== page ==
The Violent Brilliance of Peaky Blinders

Bernie Langs

culture corner

Photo Courtesy of BBC

It isn’t often that a television series completely engages me, and I am able to watch entire seasons without losing interest. Peaky Blinders comes to Netflix from the BBC and centers on a gangster family with their many schemes and adventures in post-World War I Birmingham, England. I’ve watched the first two seasons and am half-way through the third and most current season. The show has been renewed for two more years.

Peaky Blinders focuses on the three brothers and a sister of the Shelby family, their aunt and her recently discovered teenage son, and various other characters, such as an Irish Major trying to stop the family’s efforts, but later secretly recruits them for business in service of the Crown. There are times of graphic and disturbing violence portrayed on the show, that is often cringe-worthy. What makes this first-rate television is that the characters have complex personalities and are portrayed by a cast of actors that display incredible depth. In addition, the show utilizes loud, in-your-face contemporary rock music at times, that lends an acoustic parallel to the physical violence or the inner torments of the tortured souls being depicted. Peaky Blinders boasts beautiful sets and the cinematography and direction is full-length film worthy.

The Shelby family is led by Tommy, a decorated World War I veteran played by Cillian Murphy. For the first two seasons he was hounded by Major Chester Campbell, portrayed with vehemence by Sam Neill. Their chess match, even the one that took place when Shelby and Campbell were allies, was a wonder to watch unfold. Murphy’s Tommy Shelby has multiple layers of personality conflicts as he tries, mostly in vain, to take the ever-growing success and wealth of the family into legitimacy, echoing Al Pacino’s Godfather lament “They keep drawing me back!” Murphy is sometimes shown onscreen for long periods where he is thinking or staring someone down. The viewer is taken deep inside his psyche and the actor displays an uncanny and frightening ability to show a man shutting down any sense of human emotion or decency when it is necessary. Series creator, Steven Knight, makes use of Murphy’s rich eye color to allow us to see inside his very soul.

The rest of the cast play their roles with equal depth. Tommy’s elder brother, Arthur, portrayed by Paul Anderson, provides many of the show’s most violent outbursts. Yet his moments of silent suffering and intense inner turmoil make what could have been a clichéd role into a memorable characterization of a shell-shocked veteran who is both out-of-control yet fully self-aware and thus in the throes of a deep-set, unique suffering. Annabelle Wallis plays Grace Burgess, recruited by the love-struck Major Campbell to go undercover to infiltrate the Shelby gang and whom subsequently falls hard in love with Tommy. She too could have been written in standard television language, but the actress exploits her beauty as a tool for displays of complex emotions in the face of conflict and ruinous life decisions.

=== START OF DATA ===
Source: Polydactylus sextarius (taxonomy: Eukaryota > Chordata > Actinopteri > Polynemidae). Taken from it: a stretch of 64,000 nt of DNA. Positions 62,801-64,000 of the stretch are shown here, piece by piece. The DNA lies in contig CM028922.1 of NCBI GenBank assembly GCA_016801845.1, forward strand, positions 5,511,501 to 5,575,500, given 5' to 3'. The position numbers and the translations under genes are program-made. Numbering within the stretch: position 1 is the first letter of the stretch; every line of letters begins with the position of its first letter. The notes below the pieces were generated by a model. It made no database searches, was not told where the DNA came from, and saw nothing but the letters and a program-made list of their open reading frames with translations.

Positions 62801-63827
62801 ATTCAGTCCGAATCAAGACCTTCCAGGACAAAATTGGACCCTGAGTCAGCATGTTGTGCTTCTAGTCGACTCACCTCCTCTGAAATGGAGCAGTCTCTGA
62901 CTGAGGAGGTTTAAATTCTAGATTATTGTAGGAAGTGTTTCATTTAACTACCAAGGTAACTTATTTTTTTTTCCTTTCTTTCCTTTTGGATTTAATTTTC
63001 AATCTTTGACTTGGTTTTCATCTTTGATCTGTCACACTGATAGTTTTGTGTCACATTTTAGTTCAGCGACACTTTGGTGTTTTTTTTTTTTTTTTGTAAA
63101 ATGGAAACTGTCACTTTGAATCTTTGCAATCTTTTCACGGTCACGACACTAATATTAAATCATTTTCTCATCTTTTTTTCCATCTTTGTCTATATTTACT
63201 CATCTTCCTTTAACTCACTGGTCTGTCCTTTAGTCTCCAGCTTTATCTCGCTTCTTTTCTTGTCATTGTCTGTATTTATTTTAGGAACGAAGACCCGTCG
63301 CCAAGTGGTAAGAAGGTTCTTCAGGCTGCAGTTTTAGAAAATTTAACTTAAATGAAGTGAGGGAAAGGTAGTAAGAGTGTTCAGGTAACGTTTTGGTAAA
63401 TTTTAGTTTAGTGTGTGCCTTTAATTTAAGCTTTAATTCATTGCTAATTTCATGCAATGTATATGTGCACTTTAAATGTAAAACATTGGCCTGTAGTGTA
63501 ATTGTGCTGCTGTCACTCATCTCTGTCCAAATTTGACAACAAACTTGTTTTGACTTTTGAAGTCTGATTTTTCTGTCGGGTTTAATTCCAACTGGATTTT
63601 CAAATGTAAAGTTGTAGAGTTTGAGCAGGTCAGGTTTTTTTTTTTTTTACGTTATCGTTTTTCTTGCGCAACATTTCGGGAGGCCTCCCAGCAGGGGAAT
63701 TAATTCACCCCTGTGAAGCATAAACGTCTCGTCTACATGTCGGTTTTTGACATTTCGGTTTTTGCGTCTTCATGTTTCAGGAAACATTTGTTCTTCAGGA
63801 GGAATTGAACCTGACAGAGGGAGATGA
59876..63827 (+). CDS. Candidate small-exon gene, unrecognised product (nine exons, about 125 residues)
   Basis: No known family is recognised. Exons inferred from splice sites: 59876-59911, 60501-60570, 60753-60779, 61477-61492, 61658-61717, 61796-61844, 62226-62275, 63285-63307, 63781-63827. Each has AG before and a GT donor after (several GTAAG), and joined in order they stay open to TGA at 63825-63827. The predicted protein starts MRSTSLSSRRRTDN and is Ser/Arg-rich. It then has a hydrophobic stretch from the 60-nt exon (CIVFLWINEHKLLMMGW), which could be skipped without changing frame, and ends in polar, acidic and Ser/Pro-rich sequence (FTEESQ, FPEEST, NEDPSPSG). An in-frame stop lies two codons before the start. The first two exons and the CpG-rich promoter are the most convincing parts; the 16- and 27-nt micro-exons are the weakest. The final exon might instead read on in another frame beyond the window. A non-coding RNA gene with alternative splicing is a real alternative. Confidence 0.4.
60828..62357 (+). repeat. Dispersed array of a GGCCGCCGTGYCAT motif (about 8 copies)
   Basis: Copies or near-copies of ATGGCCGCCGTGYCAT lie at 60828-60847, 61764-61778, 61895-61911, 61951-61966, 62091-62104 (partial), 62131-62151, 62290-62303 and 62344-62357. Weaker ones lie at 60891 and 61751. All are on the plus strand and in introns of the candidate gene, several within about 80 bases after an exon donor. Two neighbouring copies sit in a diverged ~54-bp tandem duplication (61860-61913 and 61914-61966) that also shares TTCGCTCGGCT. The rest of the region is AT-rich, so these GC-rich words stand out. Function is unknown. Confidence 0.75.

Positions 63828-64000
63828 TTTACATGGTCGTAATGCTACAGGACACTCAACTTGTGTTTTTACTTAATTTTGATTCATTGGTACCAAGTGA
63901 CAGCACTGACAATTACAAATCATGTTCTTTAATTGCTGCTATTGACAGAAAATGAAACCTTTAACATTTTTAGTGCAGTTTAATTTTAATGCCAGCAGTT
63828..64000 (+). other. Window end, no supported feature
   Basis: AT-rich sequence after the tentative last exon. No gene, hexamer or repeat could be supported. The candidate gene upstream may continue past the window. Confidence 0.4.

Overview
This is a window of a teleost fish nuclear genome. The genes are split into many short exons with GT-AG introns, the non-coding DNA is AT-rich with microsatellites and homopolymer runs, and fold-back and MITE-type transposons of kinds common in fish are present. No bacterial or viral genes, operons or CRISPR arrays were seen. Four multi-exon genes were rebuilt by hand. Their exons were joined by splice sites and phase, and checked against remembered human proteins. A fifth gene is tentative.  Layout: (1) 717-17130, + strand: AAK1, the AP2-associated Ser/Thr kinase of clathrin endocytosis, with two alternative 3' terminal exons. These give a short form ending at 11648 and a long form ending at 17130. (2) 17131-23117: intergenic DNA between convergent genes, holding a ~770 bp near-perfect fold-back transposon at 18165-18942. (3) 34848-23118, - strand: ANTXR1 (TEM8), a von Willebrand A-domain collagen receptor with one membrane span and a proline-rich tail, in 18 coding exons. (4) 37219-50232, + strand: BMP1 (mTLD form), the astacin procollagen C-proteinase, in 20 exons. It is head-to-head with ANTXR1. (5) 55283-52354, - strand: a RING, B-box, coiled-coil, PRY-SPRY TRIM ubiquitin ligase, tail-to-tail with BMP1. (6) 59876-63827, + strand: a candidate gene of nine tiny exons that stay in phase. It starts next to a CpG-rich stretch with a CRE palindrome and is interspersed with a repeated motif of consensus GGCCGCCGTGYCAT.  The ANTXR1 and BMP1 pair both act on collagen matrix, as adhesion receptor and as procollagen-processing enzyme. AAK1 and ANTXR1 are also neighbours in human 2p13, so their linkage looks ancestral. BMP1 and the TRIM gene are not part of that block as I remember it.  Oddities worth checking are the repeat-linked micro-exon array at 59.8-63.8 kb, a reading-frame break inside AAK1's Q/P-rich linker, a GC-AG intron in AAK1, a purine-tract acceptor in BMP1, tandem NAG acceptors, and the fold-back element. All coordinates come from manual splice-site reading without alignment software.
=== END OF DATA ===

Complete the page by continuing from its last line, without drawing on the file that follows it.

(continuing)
The final episode of season two was one of the best written dramatic television shows I’ve ever seen. Taking place in 1922 at the Epsom racecourse, Tommy Shelby has timed a Winston Churchill and Major Campbell-sanctioned political murder down to the second, and as things go wrong and he has to adjust his playbook, the viewer is riveted by the fast on screen action. Various characters that have appeared on the show come together beautifully during this climactic play of circumstance.

The complexities of the Shelby clan as gangsters reminds me of HBO’s The Sopranos. James Gandolfini’s acting as crime boss Tony Soprano was awe-inspiring. There was so much to Tony’s character that it was riveting to just watch him fidget with his pasta with a fork. The violence on that show was also unheard of at the time for a television series and much of Peaky Blinder’s harshness is in a similar manner. Gandolfini’s character was always on the verge of seeing himself for what he was, but he never could quite reach that moment of realizing the monster within. Late in the series, his long-time psychiatrist cuts him loose, unable, she tells him, to treat him since he is a sociopath. There was also a fantastic scene where Tony takes a hallucinatory drug and when viewing a beautiful landscape yells out in a Eureka fit of joy, “I get it!” But the thing is, he never did.

Cillian Murphy’s Tommy Shelby “gets it” however and is at war with himself about what he must do to maintain his family’s businesses and integrity as he strives for legitimacy. He won’t deny his inner violence in that pursuit. Even the slow-witted Arthur gets it more than he wants to and chooses to altruistically kill at times to spare his beloved brother Tommy from having to do so.

Smaller roles in Peaky Blinders include one played by the great actor Tom Hardy as the leader of a Jewish gangster clan. Hardy steals his scenes with his fast-talking and scheming and his own brand of violence. Those of us who have marveled at Hardy’s movie career can only imagine the joy he is taking, in being part of this terrific television ensemble. It is also amusing that he appeared with Murphy in the heady film Inception. The press has made much of the fact that the late rock star David Bowie contacted the show’s creator towards the end of his life, offering his music for inclusion in the soundtrack. Those of us who are fans of this great series are in excellent company.

Comments are closed.